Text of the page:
Feinstein Urges Speedy Smithsonian Appointment
Citing a “dramatic, necessary mandate” and the risk of facing “significant jeopardy,” Sen. Dianne Feinstein (D-Calif.) repeatedly pressed witnesses to fast-track the appointment of a new secretary for the Smithsonian Institution during a Senate Rules and Administration Committee hearing on Tuesday.
Roger Sant, a member of the Smithsonian Board of Regents, testified it would take six months to a year to fill the post that Lawrence Small vacated in March after allegations of his abuse of institution funds came to light, but Feinstein said this would be too long to wait.
“I have a hard time understanding why we need this huge search period,” she said.
Feinstein also pushed for witnesses to give timelines for other projects, such as the completion of an inspector general’s report on the expenses of Gary Beer, the former head of business ventures at the Smithsonian, and of a plan to address what was widely reported earlier this year to be a $2.5 billion backlog in facilities and maintenance repairs.
According to Sant, a report on the facilities issues should be released by the end of the year and the inspector general’s findings should be made public soon.
He said the delay in issuing the latter findings is not an attempt to conceal anything and he expects they will reveal a variety of tax law abuses. “It certainly won’t be good,” he said. “I don’t think anybody is trying to hide those in any way.”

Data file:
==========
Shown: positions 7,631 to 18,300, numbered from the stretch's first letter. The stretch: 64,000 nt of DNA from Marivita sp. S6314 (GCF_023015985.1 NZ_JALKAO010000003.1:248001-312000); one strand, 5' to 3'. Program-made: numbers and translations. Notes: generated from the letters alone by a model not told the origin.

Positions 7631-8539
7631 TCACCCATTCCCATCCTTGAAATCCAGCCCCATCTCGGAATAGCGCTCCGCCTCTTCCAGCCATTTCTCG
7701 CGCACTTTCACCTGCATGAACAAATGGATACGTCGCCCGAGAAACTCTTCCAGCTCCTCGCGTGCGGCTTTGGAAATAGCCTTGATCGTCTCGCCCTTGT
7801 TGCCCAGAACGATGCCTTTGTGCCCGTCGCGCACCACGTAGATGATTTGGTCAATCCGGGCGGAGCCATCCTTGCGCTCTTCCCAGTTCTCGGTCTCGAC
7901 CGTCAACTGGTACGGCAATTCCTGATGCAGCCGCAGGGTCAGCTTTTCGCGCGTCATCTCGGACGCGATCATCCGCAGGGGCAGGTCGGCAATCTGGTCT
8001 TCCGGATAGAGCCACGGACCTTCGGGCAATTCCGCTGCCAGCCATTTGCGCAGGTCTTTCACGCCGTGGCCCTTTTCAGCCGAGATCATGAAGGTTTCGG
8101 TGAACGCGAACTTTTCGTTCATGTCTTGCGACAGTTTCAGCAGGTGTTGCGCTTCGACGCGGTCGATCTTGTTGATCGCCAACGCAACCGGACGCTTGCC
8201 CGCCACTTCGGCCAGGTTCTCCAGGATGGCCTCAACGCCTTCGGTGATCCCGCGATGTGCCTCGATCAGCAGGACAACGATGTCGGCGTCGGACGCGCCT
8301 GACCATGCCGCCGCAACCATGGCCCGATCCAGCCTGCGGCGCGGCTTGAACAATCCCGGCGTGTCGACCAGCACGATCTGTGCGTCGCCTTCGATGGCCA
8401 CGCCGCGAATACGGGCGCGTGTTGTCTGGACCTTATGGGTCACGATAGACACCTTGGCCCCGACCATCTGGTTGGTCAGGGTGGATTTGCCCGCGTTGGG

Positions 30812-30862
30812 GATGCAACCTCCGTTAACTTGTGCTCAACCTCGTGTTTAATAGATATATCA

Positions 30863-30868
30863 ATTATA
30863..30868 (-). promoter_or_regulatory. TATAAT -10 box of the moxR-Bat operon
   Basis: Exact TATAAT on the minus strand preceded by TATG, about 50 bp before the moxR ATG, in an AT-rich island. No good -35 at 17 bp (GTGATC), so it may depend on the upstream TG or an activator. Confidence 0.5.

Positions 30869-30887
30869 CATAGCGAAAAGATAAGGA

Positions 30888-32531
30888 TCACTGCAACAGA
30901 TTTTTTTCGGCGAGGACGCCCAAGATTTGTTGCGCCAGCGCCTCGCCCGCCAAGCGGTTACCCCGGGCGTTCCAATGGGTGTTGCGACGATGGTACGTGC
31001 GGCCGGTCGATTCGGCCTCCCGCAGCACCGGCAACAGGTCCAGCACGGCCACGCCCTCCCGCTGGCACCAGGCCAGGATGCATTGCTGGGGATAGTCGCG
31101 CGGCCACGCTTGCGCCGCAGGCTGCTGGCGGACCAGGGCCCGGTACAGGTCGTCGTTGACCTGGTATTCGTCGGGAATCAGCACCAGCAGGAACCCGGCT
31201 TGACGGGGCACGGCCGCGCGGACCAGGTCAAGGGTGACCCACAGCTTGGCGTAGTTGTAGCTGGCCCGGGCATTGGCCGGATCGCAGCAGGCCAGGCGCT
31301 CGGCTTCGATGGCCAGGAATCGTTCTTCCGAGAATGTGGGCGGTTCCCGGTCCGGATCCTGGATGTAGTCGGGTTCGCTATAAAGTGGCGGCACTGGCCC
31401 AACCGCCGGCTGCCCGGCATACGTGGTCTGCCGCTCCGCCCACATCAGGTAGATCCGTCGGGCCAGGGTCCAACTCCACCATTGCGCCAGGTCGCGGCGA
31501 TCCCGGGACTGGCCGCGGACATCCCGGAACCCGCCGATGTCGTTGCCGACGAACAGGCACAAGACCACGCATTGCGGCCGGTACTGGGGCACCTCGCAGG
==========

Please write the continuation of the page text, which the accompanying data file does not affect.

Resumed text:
Beer has stepped down from his position, and finding a replacement for him also was on the agenda at Tuesday’s hearing, which came on the heels of criticism-filled reports by both an independent review board and the Smithsonian’s governance committee.
Christián Samper, who is temporarily holding the position that Small vacated, hinted that the person qualified for the job would need to have experience in an array of areas including public relations and marketing and also have a deep appreciation of the culture of the Smithsonian.
Senate Rules and Administration ranking member Bob Bennett (R-Utah) called on members of the Smithsonian’s leadership to take on more responsibility in helping Samper find someone for the job and in other management aspects, expressing concern that they would just let Samper “wallow in the responsibility and then hold him accountable.”
Another position that needs to be filled is that of Sheila Burke, who will step down as the institution’s undersecretary and chief operating officer at the end of September.
While Burke has come under fire for her association with Small, members of the committee defended her and said they are grateful for her work at the Smithsonian.
“I know her work ethic,” Bennett said, noting that even though Burke was often out of the office, she was always reachable.
The need to fill these positions underscores a larger campaign to revitalize the way the Smithsonian is organized and to move away from the bottlenecks that have been attributed to Small’s reign.
Making the operations of the institution more transparent is one of the main goals of this campaign.
“We think for too many years, ‘The castle knows best’ is kind of the response that people got when they asked questions,” said Charles Bowsher, the former U.S. comptroller general who chaired the independent review committee, in testimony at Tuesday’s hearing.
To that end, witnesses and committee members discussed a broad range of options, including making the board of regents larger and assuring that its members consult more with outside experts.
“We do believe that a certain [amount] of expertise that is not there now needs to be brought onto the board of regents,” Bowsher said of the last of these options.